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Migrating To A Software-Defined World
IT leaders are increasingly looking to implement software-defined solutions to enable a migration to DevOps-style applications and hybrid cloud platforms. At the Open Network User Group (ONUG) fall meeting in New York City last week, IT leaders highlighted the progress they've made in this journey as well as the challenges in shifting from legacy, infrastructure-defined applications to the agile world of software-defined applications that can run on private or public cloud.
ONUG is led by representatives of leading Fortune 500 IT organizations. Its goal is to promote the use and standardization of open networking. ONUG provides reference requirements and testing the use of SDN to promote network orchestration and automation.
Requirements and challenges
A number of IT leaders at ONUG expressed frustration with the challenge of this migration not only in terms of the new skill sets required to write and support applications, but also the lack of critical tools. Required tool sets include ability to automate application deployment, virtually monitor the health and performance of applications, they said. And of course, there's the challenge of securing applications in a hybrid cloud environment. They also said the shift requires organizations redefine the relationship with their infrastructure suppliers and the need to leverage open source tools.
Some of the ways organizations are tackling these challenges include moving IT teams' skill sets from vendor-specific knowledge to general-purpose computer science, ONUG speakers said. For example, they're hiring new computer science graduates.
The open software-defined network
A key theme voice by a number of speakers at ONUG was that IT needs choices for open, interoperable, manageable hardware and software-defined infrastructure, including networking. The networking industry must adapt to this fundamental change in IT operations by leveraging highly adaptable, cost effective open platforms. The largest IT buyers, including the hyperscale cloud providers, telecom service providers, and the Fortune 500, have all demanded that vendors embrace open network technologies.
In a software-defined world, the network must be open standards-based, programmable, agile, and adaptive, ONUG speakers said. DevOps teams -- not just experienced networking professionals -- should be able to quickly and easily design, install, and manage networks that meet the specific requirements of their unique application environment.
ONUG speakers discussed the early adoption and challenges associated with white-box networks -- branded or unbranded Ethernet switches with independent network operating software. Enterprises have been hesitant to widely adopt white-box networking in their data center or campus, preferring to stick with traditional integrated switches from Cisco, Arista, HPE, or Juniper.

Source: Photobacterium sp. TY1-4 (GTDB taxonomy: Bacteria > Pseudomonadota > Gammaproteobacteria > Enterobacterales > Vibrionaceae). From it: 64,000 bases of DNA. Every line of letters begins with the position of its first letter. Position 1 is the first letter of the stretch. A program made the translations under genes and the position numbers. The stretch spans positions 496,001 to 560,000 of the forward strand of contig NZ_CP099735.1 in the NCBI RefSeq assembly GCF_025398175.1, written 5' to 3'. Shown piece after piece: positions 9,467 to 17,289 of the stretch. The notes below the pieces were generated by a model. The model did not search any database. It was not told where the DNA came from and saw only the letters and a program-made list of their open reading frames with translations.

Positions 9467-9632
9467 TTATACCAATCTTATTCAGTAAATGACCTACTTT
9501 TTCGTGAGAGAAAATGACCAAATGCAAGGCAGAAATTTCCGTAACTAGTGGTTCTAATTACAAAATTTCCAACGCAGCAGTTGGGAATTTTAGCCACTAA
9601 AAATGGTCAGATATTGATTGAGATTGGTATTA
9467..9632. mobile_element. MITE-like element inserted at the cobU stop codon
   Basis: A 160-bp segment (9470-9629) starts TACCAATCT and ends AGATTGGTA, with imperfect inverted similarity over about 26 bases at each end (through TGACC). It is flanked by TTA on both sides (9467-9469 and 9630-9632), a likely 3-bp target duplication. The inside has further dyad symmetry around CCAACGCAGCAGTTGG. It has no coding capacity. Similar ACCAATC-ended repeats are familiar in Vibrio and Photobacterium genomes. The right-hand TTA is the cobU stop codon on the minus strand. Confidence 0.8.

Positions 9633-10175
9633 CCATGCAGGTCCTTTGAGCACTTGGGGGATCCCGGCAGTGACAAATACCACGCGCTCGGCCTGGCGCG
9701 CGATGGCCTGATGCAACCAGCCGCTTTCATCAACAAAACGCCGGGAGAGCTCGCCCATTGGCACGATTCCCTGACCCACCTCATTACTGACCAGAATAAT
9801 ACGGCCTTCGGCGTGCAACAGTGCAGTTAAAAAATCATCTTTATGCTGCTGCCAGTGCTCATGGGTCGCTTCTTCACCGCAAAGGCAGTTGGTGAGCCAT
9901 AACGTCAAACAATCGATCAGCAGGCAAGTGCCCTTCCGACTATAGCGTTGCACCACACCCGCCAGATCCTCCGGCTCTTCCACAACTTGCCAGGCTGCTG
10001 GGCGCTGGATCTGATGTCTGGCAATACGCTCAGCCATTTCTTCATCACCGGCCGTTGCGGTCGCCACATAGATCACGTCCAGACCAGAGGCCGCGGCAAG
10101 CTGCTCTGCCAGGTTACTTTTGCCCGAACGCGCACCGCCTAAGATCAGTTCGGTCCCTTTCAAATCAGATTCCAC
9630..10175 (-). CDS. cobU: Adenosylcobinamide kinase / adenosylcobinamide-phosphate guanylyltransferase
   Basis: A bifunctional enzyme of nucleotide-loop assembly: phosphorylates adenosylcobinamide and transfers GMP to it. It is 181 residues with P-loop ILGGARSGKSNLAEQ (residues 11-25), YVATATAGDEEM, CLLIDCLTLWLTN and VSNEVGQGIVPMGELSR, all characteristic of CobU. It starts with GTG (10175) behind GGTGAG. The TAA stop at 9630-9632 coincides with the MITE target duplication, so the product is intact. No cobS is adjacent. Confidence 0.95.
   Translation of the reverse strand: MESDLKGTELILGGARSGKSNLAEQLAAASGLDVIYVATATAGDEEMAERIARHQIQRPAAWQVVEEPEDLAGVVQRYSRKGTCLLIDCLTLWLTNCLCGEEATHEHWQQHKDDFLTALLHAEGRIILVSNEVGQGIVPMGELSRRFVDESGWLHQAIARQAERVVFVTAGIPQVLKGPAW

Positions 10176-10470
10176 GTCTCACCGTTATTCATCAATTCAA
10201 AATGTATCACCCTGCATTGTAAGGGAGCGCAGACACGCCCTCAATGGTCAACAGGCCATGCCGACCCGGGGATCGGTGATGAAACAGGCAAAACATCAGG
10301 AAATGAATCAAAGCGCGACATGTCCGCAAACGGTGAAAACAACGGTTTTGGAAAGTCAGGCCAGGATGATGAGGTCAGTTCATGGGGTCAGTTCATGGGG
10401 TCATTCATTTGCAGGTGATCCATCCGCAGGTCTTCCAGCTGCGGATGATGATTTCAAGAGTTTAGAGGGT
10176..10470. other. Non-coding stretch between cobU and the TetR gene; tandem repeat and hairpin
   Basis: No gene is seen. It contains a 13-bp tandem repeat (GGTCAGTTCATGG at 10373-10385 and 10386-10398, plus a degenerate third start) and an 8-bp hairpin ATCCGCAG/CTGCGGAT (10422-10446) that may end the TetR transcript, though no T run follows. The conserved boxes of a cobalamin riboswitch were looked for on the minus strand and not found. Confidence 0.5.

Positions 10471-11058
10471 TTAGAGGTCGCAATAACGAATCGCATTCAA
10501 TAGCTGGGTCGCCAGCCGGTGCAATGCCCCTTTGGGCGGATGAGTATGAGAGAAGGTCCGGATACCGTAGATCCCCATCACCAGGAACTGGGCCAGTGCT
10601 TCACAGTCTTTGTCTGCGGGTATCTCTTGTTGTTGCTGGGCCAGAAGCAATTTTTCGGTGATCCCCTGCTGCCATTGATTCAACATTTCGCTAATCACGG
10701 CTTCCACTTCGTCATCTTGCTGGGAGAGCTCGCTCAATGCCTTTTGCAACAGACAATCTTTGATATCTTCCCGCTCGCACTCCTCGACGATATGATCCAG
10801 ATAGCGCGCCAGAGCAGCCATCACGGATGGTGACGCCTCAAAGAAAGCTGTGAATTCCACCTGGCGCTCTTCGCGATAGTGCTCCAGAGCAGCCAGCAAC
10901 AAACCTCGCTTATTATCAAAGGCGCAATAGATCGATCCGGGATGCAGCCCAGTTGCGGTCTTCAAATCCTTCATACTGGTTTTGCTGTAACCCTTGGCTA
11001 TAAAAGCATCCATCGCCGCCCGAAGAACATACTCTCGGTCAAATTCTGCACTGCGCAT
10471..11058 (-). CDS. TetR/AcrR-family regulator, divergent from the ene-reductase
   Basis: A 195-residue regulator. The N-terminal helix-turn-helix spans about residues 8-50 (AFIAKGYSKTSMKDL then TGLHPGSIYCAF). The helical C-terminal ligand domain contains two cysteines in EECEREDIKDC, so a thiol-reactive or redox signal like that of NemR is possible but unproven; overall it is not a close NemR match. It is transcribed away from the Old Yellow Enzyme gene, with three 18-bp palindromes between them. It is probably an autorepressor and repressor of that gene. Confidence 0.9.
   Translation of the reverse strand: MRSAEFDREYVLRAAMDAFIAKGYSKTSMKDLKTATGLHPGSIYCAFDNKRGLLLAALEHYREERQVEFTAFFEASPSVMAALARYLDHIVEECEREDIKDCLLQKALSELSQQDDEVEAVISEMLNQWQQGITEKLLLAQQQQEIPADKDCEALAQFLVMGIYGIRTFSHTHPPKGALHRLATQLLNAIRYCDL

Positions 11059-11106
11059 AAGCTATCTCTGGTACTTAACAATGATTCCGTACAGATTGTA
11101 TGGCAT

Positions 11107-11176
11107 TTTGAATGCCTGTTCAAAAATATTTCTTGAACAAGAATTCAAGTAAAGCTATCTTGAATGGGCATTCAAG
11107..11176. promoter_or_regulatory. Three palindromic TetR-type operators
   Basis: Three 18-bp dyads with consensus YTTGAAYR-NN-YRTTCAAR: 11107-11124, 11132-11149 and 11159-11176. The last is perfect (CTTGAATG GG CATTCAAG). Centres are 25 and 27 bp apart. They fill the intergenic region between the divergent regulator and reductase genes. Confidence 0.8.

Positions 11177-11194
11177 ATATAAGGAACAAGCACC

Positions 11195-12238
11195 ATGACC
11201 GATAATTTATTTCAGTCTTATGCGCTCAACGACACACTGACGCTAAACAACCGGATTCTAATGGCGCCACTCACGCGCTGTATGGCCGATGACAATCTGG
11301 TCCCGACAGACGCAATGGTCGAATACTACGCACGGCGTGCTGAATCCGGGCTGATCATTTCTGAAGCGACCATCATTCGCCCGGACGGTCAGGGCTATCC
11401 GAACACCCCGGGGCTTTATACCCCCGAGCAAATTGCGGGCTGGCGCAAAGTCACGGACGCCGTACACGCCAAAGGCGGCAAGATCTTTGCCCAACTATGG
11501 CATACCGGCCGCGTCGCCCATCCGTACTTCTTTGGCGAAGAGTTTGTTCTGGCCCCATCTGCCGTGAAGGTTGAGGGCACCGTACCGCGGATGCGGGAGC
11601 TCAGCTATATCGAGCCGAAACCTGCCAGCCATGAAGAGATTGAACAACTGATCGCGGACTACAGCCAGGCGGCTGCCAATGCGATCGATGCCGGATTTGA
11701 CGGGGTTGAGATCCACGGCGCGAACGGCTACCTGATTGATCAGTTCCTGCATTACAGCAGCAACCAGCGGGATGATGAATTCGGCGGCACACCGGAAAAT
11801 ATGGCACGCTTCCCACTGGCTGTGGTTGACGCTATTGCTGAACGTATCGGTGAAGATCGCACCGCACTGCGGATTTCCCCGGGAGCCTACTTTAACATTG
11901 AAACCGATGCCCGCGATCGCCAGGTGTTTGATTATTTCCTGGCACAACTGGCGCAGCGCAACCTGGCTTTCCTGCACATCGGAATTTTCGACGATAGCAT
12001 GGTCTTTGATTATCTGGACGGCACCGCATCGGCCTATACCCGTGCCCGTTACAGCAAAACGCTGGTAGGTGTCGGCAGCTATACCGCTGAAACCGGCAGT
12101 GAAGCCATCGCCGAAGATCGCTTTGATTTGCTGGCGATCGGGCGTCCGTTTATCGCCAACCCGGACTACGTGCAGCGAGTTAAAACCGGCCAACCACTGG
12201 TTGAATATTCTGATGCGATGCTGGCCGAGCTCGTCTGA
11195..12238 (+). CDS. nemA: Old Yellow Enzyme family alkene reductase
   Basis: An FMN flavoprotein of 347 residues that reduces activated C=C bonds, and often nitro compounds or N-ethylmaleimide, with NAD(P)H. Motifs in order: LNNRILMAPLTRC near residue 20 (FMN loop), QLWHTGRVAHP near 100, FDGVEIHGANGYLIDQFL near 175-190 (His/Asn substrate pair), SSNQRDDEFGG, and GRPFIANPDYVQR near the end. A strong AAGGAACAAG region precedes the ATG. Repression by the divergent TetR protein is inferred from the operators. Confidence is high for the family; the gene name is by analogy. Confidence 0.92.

IT leaders at ONUG said they need a clear, low-risk path to accelerate white-box deployment; for example, they want to know if they can use a particular white box with a certain network operating systems and know it will work.
ONUG highlighted the industry's high expectations for software-defined WAN. After a couple years of proof of concepts and initial deployment, 2017 is set to be the year SD-WAN hits commercial scale, several speakers said. In fact, more than 10,000 branches in Fortune 1000 organizations, including major retail and financial services firms, already are connected via SD-WAN, according to Doyle Research.
During 2017, we will see huge growth as most many large banks, retailers, manufacturers, healthcare organizations, and others rely on SD-WAN to deliver secure, reliable, high-performance connectivity to their branch and data centers.
Ten SD-WAN suppliers exhibited at ONUG, including two new suppliers, NTT Innovation Institute and CradlePoint. This growth in SD-WAN is likely to increase the momentum for convergence of branch networking applications, including WAN optimization, routing, firewalls, and WiFi appliances.
Take the long view
IT managers are rapidly migrating towards software-defined architectures and require tools such as monitoring and analytics to rapidly configure, provision, and manage a complex set of network, compute, and storage resources. Organizations like ONUG are critical to assist IT managers by providing a framework, standards, and best practices to migrate to software defined, hybrid cloud architectures.
Initial experiences from IT leaders indicate that the journey to agile, hybrid cloud delivery is long and challenging. IT needs to take the long view and be prepared for roadblocks. Developing a new IT infrastructure requires new IT skills. IT must attract new talent and cross-train current IT staff to learn DevOp principals and reorganize into cross-functional teams.